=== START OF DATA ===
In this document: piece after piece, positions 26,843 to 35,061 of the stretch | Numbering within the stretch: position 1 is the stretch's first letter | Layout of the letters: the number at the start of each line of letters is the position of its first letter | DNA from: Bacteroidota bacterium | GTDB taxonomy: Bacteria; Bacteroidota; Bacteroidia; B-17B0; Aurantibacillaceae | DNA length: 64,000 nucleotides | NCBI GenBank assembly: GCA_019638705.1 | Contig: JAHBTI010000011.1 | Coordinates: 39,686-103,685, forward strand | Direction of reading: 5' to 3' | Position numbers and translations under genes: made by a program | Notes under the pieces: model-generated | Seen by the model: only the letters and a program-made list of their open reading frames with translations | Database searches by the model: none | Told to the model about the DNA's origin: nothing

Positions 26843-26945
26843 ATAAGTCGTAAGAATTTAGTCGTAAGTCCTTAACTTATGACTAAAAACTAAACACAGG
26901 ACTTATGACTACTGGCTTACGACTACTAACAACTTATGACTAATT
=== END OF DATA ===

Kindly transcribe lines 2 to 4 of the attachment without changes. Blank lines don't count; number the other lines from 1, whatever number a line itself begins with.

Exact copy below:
Positions 26843-26945
26843 ATAAGTCGTAAGAATTTAGTCGTAAGTCCTTAACTTATGACTAAAAACTAAACACAGG
26901 ACTTATGACTACTGGCTTACGACTACTAACAACTTATGACTAATT